Archive for the ‘FCC’ Category

FCC asks court for delay in case that could restore net neutrality rules

January 16th, 2019
The Federal Communications Commission meeting room, with an empty chair in front of the FCC seal and two United States flags.

Enlarge / The Federal Communications Commission seal hangs inside a meeting room at the headquarters ahead of an open commission meeting in Washington, DC, on Thursday, December 14, 2017. (credit: Getty Images | Bloomberg)

The Federal Communications Commission yesterday asked judges to delay oral arguments in a court case that could restore Obama-era net neutrality rules.

Oral arguments are scheduled for February 1 at the US Court of Appeals for the District of Columbia Circuit, which will rule on a challenge to FCC Chairman Ajit Pai's repeal of net neutrality rules. The court confirmed this week on its website that its schedule "will not be affected, at least initially, by the partial shutdown of the federal government" that began on December 22, 2018. The court has enough funding to operate for now and said that "[o]ral arguments on the calendar for the month of January and February will go on as scheduled."

But the FCC, which is partially shut down, filed a motion yesterday asking the court to postpone oral arguments in the net neutrality case.

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Ajit Pai gives carriers free pass on privacy violations during FCC shutdown

January 15th, 2019
FCC Chairman Ajit Pai drinking from a giant coffee mug in front of an FCC seal.

Enlarge / FCC Chairman Ajit Pai with his oversized coffee mug in November 2017. (credit: Getty Images | Bloomberg)

Federal Communications Commission Chairman Ajit Pai refused a Democratic lawmaker's request to immediately address a privacy scandal involving wireless carriers, saying that it can wait until after the government shutdown is over.

A Motherboard investigation published last week found that T-Mobile, Sprint, and AT&T are still selling their mobile customers' real-time location information to third-party data brokers, despite promises in June 2018 to stop the controversial practice.

House Commerce Committee Chairman Frank Pallone, Jr. (D-N.J.) asked Pai for an "emergency briefing" to explain why the FCC "has yet to end wireless carriers' unauthorized disclosure of consumers' real-time location data," and for an update on "what actions the FCC has taken to address this issue to date."

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Posted in FCC, location data sharing, Policy | Comments (0)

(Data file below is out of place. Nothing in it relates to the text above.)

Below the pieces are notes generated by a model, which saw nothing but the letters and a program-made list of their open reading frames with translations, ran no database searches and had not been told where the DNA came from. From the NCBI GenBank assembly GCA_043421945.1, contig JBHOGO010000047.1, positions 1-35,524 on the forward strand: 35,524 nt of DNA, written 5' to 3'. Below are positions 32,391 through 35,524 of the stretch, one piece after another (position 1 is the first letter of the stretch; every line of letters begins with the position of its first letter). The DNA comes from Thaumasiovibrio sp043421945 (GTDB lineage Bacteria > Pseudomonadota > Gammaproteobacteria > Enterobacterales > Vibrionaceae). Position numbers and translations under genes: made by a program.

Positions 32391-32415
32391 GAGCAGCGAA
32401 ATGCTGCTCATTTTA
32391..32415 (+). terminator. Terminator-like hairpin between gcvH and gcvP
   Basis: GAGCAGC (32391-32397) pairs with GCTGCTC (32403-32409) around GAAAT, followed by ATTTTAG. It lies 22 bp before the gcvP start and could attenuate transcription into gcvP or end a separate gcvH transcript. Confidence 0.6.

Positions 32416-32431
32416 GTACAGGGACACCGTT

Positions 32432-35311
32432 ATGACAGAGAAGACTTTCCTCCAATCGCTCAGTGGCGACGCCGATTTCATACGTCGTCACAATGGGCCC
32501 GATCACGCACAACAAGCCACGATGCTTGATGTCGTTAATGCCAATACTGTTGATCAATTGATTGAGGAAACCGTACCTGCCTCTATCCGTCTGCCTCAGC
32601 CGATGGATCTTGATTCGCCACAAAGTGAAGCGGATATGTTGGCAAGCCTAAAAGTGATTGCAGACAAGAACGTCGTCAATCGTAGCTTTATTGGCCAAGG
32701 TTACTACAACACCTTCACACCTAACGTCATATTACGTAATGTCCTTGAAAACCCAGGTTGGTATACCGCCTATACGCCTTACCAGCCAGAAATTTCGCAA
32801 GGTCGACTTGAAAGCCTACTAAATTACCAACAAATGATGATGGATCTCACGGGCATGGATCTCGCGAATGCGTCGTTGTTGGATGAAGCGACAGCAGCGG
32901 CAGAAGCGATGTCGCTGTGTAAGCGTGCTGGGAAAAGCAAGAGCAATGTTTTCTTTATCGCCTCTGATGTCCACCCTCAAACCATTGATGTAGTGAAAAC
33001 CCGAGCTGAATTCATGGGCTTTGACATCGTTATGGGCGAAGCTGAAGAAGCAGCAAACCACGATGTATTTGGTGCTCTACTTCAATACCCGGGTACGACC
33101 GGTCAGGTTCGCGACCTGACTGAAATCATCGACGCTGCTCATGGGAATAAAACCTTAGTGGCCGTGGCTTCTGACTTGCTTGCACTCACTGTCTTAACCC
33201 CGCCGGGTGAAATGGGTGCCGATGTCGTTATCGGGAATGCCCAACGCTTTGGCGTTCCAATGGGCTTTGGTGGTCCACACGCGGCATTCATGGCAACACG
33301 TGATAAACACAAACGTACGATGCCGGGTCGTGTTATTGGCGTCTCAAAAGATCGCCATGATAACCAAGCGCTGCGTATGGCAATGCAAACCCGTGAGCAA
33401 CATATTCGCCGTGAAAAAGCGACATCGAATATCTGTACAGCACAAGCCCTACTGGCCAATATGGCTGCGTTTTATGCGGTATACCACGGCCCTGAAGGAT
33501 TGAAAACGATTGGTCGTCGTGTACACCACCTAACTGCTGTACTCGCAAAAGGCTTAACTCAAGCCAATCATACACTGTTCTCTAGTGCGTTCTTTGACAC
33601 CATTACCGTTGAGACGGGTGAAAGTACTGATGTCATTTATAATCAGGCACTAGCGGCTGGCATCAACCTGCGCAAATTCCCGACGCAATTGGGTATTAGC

FCC gets a new Democrat, is back to full slate of five commissioners

January 3rd, 2019
Drawing of a fight between a donkey and an elephant, representing Democrats and Republicans.

Enlarge / Democrats vs. Republicans. (credit: Getty Images | Linda Braucht)

The Federal Communications Commission will once again have a full lineup of five commissioners, with three Republicans and two Democrats. The FCC has had three Republicans but only one Democrat since Mignon Clyburn left the agency in May 2018.

Democrat Geoffrey Starks has been in line to replace Clyburn since June and was confirmed by the US Senate in a voice vote yesterday. Starks will join Commissioner Jessica Rosenworcel as one of two Democrats; the FCC's Republicans are Chairman Ajit Pai, Michael O'Rielly, and Brendan Carr.

Rosenworcel congratulated Starks in a statement, saying, "I look forward to working together on a broad range of our shared goals, from protecting consumers to serving the public interest to ensuring that every American has a fair shot at success in the digital age."

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Posted in FCC, geoffrey starks, Policy | Comments (0)

Ajit Pai thanks Congress for helping him kill net neutrality rules

January 2nd, 2019
FCC Chairman Ajit Pai smiling and shaking someone's hand at his Senate confirmation hearing.

Enlarge / Federal Communications Commission Chairman Ajit Pai arrives for his confirmation hearing with the Senate Commerce Committee on July 19, 2017, in Washington, DC. (credit: Getty Images | Chip Somodevilla )

Ajit Pai today celebrated a victory in his ongoing quest to prevent the US government from enforcing net neutrality rules.

The Pai-led Federal Communications Commission repealed Obama-era net neutrality rules, but the repeal could have been reversed by Congress if it acted before the end of its session. Democrats won a vote to reverse the repeal in the Senate but weren't able to get enough votes in the House of Representatives before time ran out.

"I'm pleased that a strong bipartisan majority of the US House of Representatives declined to reinstate heavy-handed Internet regulation," Pai said in a statement marking the deadline passage today. Pai claimed that broadband speed improvements and new fiber deployments in 2018 occurred because of his net neutrality repeal—although speeds and fiber deployment also went in the right direction while net neutrality rules were in place.

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T-Mobile denies lying to FCC about size of its 4G network

December 18th, 2018
A person holding a cell phone that says,

Enlarge (credit: Aurich Lawson / Getty Images)

T-Mobile has denied an allegation that it lied to the Federal Communications Commission about the extent of its 4G LTE coverage.

A group that represents small rural carriers says that T-Mobile claimed to have 4G LTE coverage in places where it hadn't yet installed 4G equipment. That would violate FCC rules and potentially prevent small carriers from getting network construction money in unserved areas.

T-Mobile said the allegations made by the Rural Wireless Association (RWA) in an FCC filing on Friday "are patently false."

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Posted in 4G, FCC, LTE, mobility fund, Policy, rural wireless association, t-mobile | Comments (0)